Last-second foul leads San Diego State over Creighton, makes first Final Four
Miami tops Texas in Sunday's second Elite Eight contest.
Darrion Trammell made a tiebreaking free throw with 1.2 seconds remaining and San Diego State is heading to the Final Four for the first time in school history after recording a 57-56 victory over Creighton on Sunday in the South Region final in Louisville, Ky.
Lamont Butler scored 18 points on 8-of-11 shooting and Trammell added 12 points as the fifth-seeded Aztecs (31-6) followed their Friday takedown of No. 1 seed Alabama with their eighth straight victory.
Trammell was fouled by Creighton's Ryan Nembhard while shooting a floater. He missed the first attempt at the line but made the second to give San Diego State the lead, and the Bluejays' long last-ditch pass downcourt didn't result in a shot.
"The moment wasn't too big for me," Trammell said. .".. Just having that confidence that, yeah, I missed the first one, but I definitely wasn't going to miss the second one."
The finish was controversial as Creighton coach Greg McDermott vociferously questioned whether Trammell was fouled by Ryan Nembhard.
Nembhard didn't think he committed a foul though replays displayed his hand on Trammell's side as the San Diego State player shot a floater.
"It's a tough feeling. You work so hard all year, and it comes down to a play like that," Nembhard said. "I don't know. I think we could have done a little bit more to make it a game that didn't have to go down to that, but it's a tough way to lose."
Ryan Kalkbrenner had 17 points for sixth-seeded Creighton (24-13), which also was vying for its first Final Four appearance. Arthur Kaluma and Baylor Scheierman added 12 points apiece for the Bluejays.
San Diego State will face ninth-seeded Florida Atlantic (35-3) on Saturday in the Final Four in Houston.
Nathan Mensah sank a 14-foot jumper to give the Aztecs a 56-54 lead with 1:36 left.
San Diego State later was inbounding the ball from the side in its backcourt with 34.2 seconds left. Adam Seiko's lob for Micah Parrish was errant and Scheierman intercepted it and laid the ball in to knot the score at 56 with 32.4 seconds remaining.
Trammell later made the biggest free throw in San Diego State history.
Creighton shot 40% from the field, including a porous 2 of 17 from 3-point range.
The Aztecs made 37.9% of their attempts and were 3 of 13 from behind the arc.
San Diego State missed 20 of 25 field-goal attempts over the first 12-plus minutes of the second half before staging its rally.
With the Aztecs trailing by four, Keshad Johnson converted a three-point play with 7:09 left and Trammell made a floater 24 seconds later as San Diego State took a 46-45 edge.
Creighton pushed back to tie the score at 46, 48 and 50.
Aguek Arop scored back-to-back baskets in a 55-second span to give the Aztecs a 54-50 edge with 3:04 remaining. Kalkbrenner then scored two inside hoops as the Bluejays tied it at 54 with two minutes left.
Kalkbrenner scored 10 first-half points as Creighton led 33-28 at the break.
The Aztecs scored the first six points of the second half to lead 34-33 on Butler's driving layup.
Creighton responded with eight straight points with Kalkbrenner's hard slam and ensuing free throw capping the run to give the Bluejays a seven-point advantage with 13:14 remaining.
Miami 88, Texas 81
Jordan Miller had a perfect night, going 7-for-7 from the field and 13-for-13 from the free-throw line, to lift No. 5 seed Miami to an 88-81 victory over No. 2 seed Texas in the Midwest Region final in Kansas City, Missouri.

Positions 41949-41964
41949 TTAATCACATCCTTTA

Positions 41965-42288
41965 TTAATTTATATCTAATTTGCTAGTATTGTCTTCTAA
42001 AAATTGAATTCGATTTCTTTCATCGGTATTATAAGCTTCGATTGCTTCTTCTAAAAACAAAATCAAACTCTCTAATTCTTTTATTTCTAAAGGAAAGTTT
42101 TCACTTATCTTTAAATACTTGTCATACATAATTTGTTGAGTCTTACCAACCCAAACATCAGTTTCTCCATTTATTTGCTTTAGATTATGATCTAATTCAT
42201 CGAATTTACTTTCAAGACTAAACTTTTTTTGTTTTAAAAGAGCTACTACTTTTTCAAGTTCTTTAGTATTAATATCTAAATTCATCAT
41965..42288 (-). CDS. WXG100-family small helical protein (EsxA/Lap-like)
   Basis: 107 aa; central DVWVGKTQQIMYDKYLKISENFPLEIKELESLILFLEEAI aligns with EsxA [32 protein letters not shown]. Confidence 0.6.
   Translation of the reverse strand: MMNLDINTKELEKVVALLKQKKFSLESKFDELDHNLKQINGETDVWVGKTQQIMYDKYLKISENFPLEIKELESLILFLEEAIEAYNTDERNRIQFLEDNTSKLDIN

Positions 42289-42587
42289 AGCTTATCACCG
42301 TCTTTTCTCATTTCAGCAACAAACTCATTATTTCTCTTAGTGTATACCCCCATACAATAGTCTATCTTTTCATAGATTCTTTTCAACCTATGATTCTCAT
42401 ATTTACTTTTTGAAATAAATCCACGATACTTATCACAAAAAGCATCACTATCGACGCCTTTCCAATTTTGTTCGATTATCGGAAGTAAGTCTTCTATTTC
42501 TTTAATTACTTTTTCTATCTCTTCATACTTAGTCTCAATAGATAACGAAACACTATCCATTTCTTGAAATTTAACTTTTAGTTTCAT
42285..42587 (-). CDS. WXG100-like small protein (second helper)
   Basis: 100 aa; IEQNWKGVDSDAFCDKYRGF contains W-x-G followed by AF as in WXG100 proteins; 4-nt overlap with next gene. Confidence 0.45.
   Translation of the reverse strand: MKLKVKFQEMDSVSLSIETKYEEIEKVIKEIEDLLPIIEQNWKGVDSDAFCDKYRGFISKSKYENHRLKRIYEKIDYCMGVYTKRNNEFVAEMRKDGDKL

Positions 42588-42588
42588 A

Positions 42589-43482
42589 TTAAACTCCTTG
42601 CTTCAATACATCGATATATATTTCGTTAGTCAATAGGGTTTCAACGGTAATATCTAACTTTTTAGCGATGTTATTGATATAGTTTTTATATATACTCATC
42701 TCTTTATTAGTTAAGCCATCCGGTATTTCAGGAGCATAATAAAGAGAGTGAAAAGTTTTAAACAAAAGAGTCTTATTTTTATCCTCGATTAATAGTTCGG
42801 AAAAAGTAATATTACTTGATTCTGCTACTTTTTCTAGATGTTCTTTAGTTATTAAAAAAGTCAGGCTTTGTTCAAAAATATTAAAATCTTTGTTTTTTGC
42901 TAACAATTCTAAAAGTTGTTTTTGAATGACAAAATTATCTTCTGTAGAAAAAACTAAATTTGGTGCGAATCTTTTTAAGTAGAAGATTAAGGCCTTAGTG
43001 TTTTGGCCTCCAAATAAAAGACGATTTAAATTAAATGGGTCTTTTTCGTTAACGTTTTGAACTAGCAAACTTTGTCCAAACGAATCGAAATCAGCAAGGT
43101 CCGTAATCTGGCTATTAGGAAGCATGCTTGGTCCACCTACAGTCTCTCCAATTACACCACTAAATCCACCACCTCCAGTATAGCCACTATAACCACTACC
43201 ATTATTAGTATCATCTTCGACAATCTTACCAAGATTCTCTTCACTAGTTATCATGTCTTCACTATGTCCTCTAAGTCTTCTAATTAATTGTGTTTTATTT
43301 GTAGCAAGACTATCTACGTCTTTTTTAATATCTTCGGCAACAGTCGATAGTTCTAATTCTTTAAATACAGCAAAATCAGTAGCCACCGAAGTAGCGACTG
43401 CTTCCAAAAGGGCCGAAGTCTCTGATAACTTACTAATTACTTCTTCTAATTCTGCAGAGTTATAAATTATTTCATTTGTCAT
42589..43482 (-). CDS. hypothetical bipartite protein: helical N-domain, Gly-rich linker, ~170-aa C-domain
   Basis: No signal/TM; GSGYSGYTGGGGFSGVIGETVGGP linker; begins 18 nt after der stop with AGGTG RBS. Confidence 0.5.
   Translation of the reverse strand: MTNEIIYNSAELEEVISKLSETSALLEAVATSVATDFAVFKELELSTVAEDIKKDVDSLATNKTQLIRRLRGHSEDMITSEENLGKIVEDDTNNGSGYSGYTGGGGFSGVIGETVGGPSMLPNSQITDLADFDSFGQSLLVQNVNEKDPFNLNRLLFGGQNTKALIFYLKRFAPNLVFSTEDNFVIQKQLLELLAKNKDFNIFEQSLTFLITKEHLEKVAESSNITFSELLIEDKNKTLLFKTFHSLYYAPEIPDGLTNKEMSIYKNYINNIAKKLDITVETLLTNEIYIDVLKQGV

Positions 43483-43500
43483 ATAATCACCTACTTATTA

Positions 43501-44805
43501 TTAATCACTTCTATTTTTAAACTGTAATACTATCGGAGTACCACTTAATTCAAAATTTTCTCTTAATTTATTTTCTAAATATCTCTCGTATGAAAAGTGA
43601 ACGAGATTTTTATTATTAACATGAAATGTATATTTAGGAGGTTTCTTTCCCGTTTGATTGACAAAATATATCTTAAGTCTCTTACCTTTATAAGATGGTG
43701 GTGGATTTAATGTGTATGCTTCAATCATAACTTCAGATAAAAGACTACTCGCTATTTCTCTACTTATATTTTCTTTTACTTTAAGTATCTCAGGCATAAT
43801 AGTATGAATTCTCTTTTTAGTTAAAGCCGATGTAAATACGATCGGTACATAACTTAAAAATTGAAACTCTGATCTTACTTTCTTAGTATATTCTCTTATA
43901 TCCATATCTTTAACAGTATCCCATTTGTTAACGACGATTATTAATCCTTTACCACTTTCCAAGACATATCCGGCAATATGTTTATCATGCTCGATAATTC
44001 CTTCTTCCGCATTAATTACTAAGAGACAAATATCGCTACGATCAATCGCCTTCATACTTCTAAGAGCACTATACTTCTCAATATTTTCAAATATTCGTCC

Miami qualified for its first Final Four in program history, joining Florida Atlantic and San Diego State as teams making their debuts in 2023. The last time three teams made their Final Four debut in the same tournament was in 1970, when Jacksonville (with future NBA star Artis Gilmore), St. Bonaventure (with Bob Lanier) and New Mexico State (with Sam Lacey) debuted.
Texas (29-9) was trying to advance to its first Final Four since 2003. The Longhorns' other two appearances were in 1943 and 1947.
Miami (29-7) also got 16 points from Wooga Poplar, 15 from Nijel Pack and 14 from Isaiah Wong.
Texas was led by Marcus Carr, who had 17 points. Timmy Allen added 16 and Sir'Jabari Rice had 15.
Miami cut the deficit to six points early in the second half, but Texas responded. The Longhorns led by as many as 13 before the second media timeout. Miami cut it to 67-58 inside the 10-minute mark. The Hurricanes wouldn't go away, trimming it to 70-64. Wong's baseline jumper at the 7:04 mark got Miami within 72-68.
Pack's layup with 6:11 left trimmed Texas' lead to two points. Norchad Omier's dunk tied it with 5:26 remaining, and Omier sank a free throw for a three-point play that gave Miami its first lead since early in the first half.
Tyrese Hunter hit a 3-pointer to give the Longhorns the lead before Wong tied it again. The game was tied at 75-all at the final media timeout.
Two Miller free throws gave Miami the lead before Carr tied it with a jumper in the lane with 1:26 to go. Omier hit two free throws with 1:00 left, and then Wong hit two with 34.4 seconds left to put the Hurricanes up 83-79.
Miller rebounded a Texas miss and went to the line with 23 seconds left. He hit both free throws. Hunter's layup with 17.8 seconds to play cut it to 85-81. Miller's final two freebies stretched the lead to six points, and the Hurricanes held on from there.
Miami scored the first seven points of the game, but Texas tied it up 9-9. The teams traded leads throughout the rest of the half before Texas pulled away. The Longhorns went into the locker room with a 45-37 lead.
Texas was led by Allen and Carr, who had 10 points apiece. Brock Cunningham had seven points and six rebounds off the bench. Miami was led by Miller's 13 points.
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